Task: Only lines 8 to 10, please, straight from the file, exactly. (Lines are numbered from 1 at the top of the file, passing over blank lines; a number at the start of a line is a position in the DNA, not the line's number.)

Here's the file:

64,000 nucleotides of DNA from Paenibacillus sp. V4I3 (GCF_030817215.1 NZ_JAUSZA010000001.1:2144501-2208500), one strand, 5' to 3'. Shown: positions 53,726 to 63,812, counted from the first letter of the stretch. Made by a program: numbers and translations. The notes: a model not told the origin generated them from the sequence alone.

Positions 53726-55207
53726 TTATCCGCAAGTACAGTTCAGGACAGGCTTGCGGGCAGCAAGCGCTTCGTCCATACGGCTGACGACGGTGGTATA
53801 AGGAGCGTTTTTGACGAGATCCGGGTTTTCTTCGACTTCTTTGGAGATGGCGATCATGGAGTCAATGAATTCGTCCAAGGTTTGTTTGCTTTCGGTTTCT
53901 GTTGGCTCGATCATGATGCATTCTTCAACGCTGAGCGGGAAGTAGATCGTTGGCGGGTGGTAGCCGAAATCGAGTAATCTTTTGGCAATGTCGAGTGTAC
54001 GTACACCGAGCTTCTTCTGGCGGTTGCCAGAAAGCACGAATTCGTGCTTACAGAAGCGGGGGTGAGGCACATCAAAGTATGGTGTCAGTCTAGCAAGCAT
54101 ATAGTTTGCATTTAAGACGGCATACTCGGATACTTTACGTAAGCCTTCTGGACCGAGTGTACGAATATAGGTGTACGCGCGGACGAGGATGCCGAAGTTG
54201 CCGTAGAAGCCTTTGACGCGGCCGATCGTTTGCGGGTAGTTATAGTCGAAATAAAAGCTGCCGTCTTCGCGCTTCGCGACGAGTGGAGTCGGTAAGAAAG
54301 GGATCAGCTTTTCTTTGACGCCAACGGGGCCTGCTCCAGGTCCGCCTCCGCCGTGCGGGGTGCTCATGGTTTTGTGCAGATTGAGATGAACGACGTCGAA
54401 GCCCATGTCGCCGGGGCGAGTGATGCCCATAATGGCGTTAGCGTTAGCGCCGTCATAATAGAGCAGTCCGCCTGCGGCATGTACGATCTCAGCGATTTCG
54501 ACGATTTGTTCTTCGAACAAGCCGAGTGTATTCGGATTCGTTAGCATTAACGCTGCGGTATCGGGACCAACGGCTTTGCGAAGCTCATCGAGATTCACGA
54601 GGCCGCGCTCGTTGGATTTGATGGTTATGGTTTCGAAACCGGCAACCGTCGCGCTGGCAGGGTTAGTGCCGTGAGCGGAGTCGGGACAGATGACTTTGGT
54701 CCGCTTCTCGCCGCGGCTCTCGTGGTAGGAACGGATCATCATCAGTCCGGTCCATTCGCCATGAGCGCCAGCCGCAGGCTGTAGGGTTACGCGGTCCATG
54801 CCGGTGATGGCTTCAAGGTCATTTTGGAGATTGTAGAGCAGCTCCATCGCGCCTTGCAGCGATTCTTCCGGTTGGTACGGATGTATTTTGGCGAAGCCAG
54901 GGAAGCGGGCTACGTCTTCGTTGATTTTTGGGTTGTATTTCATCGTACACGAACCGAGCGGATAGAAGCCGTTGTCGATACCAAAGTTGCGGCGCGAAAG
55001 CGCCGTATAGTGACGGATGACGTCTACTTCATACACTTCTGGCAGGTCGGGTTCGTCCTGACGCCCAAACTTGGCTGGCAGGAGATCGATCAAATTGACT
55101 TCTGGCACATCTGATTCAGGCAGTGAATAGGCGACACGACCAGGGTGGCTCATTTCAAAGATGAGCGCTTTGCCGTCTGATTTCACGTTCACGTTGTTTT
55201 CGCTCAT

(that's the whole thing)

54201 CCGTAGAAGCCTTTGACGCGGCCGATCGTTTGCGGGTAGTTATAGTCGAAATAAAAGCTGCCGTCTTCGCGCTTCGCGACGAGTGGAGTCGGTAAGAAAG
54301 GGATCAGCTTTTCTTTGACGCCAACGGGGCCTGCTCCAGGTCCGCCTCCGCCGTGCGGGGTGCTCATGGTTTTGTGCAGATTGAGATGAACGACGTCGAA
54401 GCCCATGTCGCCGGGGCGAGTGATGCCCATAATGGCGTTAGCGTTAGCGCCGTCATAATAGAGCAGTCCGCCTGCGGCATGTACGATCTCAGCGATTTCG